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Linux Developers Still Reject NVIDIA Using DMA-BUF

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  • johnc
    replied
    Originally posted by asdx
    Lol, optimus support in Linux will work out of the box with nouveau, intel, radeon, etc, since they are already using (?) or can use DMA-BUF/PRIME, while the blob will be left with crappy/hacky bumblebee crap.

    Nvidia FAIL.
    Yup. And you'll be able to play 2D Solitaire with it.

    Nouveau FTW!

    Leave a comment:


  • entropy
    replied
    Originally posted by johnc View Post
    I don't think Optimus is their primary intention with this. I think this is more about Tegra and Maxwell.
    Well, could be. I was too focused on Optimus.

    Leave a comment:


  • johnc
    replied
    Originally posted by entropy View Post
    What I don't get, how would that allow to implement Optimus(TM) between an intel IGP and an Nvidia GPU?
    I don't think Optimus is their primary intention with this. I think this is more about Tegra and Maxwell.

    Leave a comment:


  • calubi
    replied
    What you have to remember is that NVIDIA is a business. The binary blob serves the needs of the commercial users who buy expensive hardware for Linux (read: HPC cluster users on enterprise linux distros) just fine, so where is the incentive to prioritize open-source drivers on Linux? Why does the lack of open-source support have to be a conspiracy against open-source instead of simply a lack of demand from commercial clients that pay the bills?

    I just have to ask, why go on for 18 pages with the same arguments? I would love to see more open support as much as the next person, but this thread is just getting ridiculous. This thread is longer than most technical discussions about important Linux kernel subsystems! If you don't like NVIDIA's policies, then don't buy their hardware.

    Leave a comment:


  • entropy
    replied
    Originally posted by johnc View Post
    They will just do a "clean-room reimplementation" of the DMA buffer sharing mechanism they need, then everyone here will biitch that NVIDIA isn't using the common kernel code.

    And TI will have their version... and Qualcomm... and Samsung... etc.
    What I don't get, how would that allow to implement Optimus(TM) between an intel IGP and an Nvidia GPU?

    Leave a comment:


  • johnc
    replied
    Originally posted by pingufunkybeat View Post
    Nvidia can do a clean-room reimplementation of the Linux kernel, using the same API.
    They will just do a "clean-room reimplementation" of the DMA buffer sharing mechanism they need, then everyone here will biitch that NVIDIA isn't using the common kernel code.

    And TI will have their version... and Qualcomm... and Samsung... etc.

    Leave a comment:


  • pingufunkybeat
    replied
    Originally posted by asdx
    What about firmware blobs the kernel is shipping with? Isn't that illegal?
    They don't link against the Linux kernel, or run on the same hardware.

    Leave a comment:


  • pingufunkybeat
    replied
    Originally posted by yogi_berra View Post
    It doesn't matter what Alan Cox wants, courts have already stated that APIs are not covered by copyright or have you already forgotten the Oracle v. Google case where Java's API (gpl 2 same as the kernel, mind you) lost to Android?
    Correct.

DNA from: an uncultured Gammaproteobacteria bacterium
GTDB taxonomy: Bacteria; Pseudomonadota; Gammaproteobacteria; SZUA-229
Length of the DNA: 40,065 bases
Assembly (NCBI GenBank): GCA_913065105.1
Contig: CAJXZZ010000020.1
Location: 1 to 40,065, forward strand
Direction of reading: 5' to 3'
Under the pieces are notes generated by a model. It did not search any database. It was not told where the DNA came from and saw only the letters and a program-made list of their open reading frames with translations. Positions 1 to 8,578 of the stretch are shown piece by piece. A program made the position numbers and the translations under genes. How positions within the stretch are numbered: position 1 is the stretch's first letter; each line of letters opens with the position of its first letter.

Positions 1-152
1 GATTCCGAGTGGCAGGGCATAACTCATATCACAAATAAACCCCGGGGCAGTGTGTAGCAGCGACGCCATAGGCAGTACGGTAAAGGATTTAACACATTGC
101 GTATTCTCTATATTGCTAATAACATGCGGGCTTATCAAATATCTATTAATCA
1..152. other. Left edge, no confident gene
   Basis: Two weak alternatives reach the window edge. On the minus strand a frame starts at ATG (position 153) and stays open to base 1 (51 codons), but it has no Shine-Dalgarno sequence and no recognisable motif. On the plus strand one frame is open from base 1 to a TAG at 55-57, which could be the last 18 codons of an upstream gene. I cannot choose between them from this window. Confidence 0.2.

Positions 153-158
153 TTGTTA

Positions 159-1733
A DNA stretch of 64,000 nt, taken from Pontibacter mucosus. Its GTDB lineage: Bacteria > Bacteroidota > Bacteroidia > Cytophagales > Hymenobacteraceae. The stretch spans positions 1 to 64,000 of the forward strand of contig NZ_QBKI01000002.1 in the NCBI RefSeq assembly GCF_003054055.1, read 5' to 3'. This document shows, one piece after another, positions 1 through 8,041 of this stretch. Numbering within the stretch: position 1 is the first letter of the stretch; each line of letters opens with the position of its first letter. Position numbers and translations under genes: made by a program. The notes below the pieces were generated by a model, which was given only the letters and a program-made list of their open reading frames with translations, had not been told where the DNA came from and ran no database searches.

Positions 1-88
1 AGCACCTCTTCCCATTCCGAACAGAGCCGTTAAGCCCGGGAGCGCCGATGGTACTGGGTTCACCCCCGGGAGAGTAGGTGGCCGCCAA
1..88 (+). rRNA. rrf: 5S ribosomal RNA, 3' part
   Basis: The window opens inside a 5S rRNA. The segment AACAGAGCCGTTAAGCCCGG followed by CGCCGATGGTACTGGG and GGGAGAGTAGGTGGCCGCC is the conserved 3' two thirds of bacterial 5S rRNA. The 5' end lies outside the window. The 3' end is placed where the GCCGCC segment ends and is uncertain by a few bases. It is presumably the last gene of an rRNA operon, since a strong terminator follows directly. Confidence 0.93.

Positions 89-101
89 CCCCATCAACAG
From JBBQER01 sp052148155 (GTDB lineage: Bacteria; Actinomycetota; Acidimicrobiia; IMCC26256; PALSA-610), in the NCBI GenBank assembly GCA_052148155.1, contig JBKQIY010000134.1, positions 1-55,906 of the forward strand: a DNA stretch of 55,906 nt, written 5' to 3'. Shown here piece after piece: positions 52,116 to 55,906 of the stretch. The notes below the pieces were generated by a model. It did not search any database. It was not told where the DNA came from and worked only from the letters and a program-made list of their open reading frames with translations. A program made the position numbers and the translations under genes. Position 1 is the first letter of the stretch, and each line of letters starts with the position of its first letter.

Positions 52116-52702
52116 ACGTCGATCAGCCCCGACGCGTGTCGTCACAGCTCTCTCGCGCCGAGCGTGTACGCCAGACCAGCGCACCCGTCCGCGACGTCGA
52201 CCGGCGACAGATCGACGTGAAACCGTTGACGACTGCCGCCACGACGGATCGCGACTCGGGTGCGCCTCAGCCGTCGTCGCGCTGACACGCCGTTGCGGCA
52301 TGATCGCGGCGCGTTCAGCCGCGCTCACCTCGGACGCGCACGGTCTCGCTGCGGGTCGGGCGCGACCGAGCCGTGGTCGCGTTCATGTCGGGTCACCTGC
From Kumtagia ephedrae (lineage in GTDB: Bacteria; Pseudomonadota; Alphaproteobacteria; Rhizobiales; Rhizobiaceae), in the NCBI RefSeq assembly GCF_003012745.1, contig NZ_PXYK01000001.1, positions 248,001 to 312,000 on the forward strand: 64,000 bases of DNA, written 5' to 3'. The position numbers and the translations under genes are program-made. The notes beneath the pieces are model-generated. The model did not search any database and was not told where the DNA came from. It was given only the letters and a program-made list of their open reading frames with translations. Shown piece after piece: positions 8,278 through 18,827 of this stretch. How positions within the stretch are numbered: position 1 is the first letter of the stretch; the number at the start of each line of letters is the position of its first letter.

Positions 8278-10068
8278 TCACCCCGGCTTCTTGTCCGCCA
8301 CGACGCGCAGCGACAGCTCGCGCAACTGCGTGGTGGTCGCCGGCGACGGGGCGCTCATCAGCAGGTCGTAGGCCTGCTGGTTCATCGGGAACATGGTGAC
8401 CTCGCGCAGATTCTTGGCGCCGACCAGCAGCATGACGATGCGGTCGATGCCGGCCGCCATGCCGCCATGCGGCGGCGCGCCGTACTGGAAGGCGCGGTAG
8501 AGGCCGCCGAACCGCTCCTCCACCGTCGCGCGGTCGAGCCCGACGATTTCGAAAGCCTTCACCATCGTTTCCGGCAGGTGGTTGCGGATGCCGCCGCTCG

Google did a clean-room reimplementation of Java Virtual Machine, using the same API.

    Nvidia can do a clean-room reimplementation of the Linux kernel, using the same API.

    What they can't do is link proprietary code against GPL code. Google did not do this, they wrote their own code.

    Leave a comment:


  • yogi_berra
    replied
    Originally posted by phoronix View Post
    So while many Linux desktop users are quick to bash NVIDIA over their lack of proper Optimus support, right now they are also being forced down by the Linux kernel developers not wanting to allow non-GPL drivers to use this unified buffer sharing infrastructure and reducing driver interoperability.
    It doesn't matter what Alan Cox wants, courts have already stated that APIs are not covered by copyright or have you already forgotten the Oracle v. Google case where Java's API (gpl 2 same as the kernel, mind you) lost to Android?

    Leave a comment:


  • pingufunkybeat
    replied
    Originally posted by RealNC View Post
    I don't buy any of your arguments. With that logic, the kernel should not provide any GPL exceptions at all, so that you wouldn't be able to run GPL incompatible software on it. That way, userspace software vendors would open source their products. Yeah, I can see *that* one working.

    No. The kernel is a required, low level component of the OS. Just like the GPL itself provides a built-in exception for using low-level proprietary OS components with GPL software without resulting in a GPL violation, so should the kernel do the reverse. The NVidia driver is a driver, and thus cannot work reliably outside kernel space. Forbidding them from using kernel interfaces is immoral. Why is it OK that I can run a GPL app on Windows, which links against Microsoft's C library, but I can't have a proprietary driver making use of an interface of a GPL kernel?
    You are extremely confused.

    1) You cannot put GPL software into the Microsoft Windows kernel. It's illegal. You can't put proprietary software into Linux either. It's also illegal.

    2) You can run any software using Microsoft's libc. You can run any software using glibc. Both are equally legal.

    3) There is nothing the kernel devs can do. They can NOT let Nvidia put their stuff in the kernel. The license prohibits it. They do not have the ability (or desire, but that's secondary) to change the license. Even if everyone on lkml agreed they wanted to, THEY CANNOT.

    Leave a comment:

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